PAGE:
that the bill was really designed to end online pornography. It seems to be taking some steps towards that goal.

    What are the chances it fails miserably at that one to? Chances are pretty good in the end I'd say.

  • Dec 7th, 2018 @ 12:37pm

    Are the charges even legitimate, or just trumped up lies?

    Then, take it a step further. White House officials have told the press that they believe Meng "could be used as leverage with China in trade talks," and you realize this has fuck all to do with Iranian sanctions.

    It's even worse then that. A statement like that from officials working for the head of the US government makes it look like the charges are likely baseless, and were just made up for pure political reasons, not actual law breaking.

    As in the kind of thing a dictatorship does. The kind of thing we've accused China's government of doing in their 'corruption crackdowns', where enemies of China's presidents are prosecuted, but his allies get away with all sorts of corruption. Because it's not really about fighting corruption, it's about hurting enemies of the president of China.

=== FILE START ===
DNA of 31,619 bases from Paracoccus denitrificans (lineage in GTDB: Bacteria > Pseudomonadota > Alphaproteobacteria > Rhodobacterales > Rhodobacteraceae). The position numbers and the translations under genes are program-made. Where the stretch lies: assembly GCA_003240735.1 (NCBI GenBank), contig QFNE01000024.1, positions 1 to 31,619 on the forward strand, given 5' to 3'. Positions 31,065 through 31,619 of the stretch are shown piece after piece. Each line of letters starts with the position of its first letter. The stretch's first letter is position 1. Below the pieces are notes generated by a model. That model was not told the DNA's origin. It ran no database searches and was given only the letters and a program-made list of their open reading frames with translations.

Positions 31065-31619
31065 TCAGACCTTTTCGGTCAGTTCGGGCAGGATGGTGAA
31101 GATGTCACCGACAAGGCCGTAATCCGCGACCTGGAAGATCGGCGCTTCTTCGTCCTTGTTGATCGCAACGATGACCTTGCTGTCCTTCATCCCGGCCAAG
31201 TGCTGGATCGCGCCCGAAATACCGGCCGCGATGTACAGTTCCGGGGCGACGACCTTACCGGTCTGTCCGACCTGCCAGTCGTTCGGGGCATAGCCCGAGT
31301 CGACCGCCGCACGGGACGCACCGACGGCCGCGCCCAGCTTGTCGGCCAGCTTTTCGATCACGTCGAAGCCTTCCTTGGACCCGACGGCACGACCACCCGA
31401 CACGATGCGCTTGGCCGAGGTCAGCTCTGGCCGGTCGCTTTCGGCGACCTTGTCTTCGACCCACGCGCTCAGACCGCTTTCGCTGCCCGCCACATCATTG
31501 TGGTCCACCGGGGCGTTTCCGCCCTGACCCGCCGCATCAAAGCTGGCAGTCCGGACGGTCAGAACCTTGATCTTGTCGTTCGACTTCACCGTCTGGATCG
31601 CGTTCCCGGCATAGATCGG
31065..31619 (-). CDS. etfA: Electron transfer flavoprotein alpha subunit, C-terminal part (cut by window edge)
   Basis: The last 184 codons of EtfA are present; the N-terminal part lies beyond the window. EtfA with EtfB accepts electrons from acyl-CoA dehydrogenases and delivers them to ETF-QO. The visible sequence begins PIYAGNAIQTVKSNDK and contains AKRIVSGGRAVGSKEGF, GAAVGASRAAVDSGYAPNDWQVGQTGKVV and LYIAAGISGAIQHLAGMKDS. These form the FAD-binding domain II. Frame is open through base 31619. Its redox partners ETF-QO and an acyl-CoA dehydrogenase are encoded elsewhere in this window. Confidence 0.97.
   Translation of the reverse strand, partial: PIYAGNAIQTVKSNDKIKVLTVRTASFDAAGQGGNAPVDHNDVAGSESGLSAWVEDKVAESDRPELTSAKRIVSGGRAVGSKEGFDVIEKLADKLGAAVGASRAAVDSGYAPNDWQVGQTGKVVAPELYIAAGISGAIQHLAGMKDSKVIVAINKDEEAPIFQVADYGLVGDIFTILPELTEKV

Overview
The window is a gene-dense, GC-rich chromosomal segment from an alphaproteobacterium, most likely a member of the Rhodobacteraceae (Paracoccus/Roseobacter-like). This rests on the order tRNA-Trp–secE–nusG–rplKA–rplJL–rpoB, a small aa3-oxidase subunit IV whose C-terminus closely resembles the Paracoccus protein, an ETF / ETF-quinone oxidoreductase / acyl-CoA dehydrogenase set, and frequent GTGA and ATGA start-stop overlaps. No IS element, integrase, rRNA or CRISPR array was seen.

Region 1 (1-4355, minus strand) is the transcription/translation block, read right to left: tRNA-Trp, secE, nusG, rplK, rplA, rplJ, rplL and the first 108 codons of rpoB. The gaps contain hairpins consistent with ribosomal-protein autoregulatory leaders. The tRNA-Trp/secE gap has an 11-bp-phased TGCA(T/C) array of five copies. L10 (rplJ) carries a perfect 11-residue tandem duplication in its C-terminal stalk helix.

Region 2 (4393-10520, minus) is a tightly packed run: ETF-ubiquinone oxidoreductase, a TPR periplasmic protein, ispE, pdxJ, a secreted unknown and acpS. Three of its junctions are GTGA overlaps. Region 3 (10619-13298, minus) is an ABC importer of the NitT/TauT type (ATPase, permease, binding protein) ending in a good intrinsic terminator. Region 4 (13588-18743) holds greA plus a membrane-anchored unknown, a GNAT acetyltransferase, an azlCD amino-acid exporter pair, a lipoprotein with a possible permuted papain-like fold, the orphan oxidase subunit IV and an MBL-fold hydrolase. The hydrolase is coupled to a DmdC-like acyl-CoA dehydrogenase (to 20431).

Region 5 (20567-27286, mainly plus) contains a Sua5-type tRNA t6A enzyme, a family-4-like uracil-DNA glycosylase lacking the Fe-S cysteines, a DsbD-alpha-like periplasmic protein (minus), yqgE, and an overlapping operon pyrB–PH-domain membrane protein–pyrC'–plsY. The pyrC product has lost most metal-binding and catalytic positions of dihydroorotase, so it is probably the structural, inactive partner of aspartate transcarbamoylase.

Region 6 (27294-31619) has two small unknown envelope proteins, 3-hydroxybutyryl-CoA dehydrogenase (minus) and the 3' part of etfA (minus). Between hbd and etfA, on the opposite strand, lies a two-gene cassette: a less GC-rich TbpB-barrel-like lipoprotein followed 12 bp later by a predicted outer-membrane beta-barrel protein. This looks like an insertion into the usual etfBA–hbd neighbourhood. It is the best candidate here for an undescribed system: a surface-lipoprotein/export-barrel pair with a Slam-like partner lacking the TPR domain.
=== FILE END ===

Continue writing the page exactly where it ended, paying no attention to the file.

Also, I'm not lawyer, but I think it sounds like complete BS that shouldn't be enforceable under sensible laws to say that a foreign business has to follow trade sanctions that were implemented by a second foreign government that they do business in.

    If the US doesn't like it that they violate US trade sanctions because they aren't sanctioned by China then they can bar the foreign company from selling their products in the US until they abide by said sanctions.

  • Dec 7th, 2018 @ 7:46am


    Honestly, I think a better solution would just be to hit the 'stop' button and turn the TV off until you get back.

    Congrats AT&T, I now press 2 buttons instead of 1 to pause my shows, and I'm still not watching any of your ads.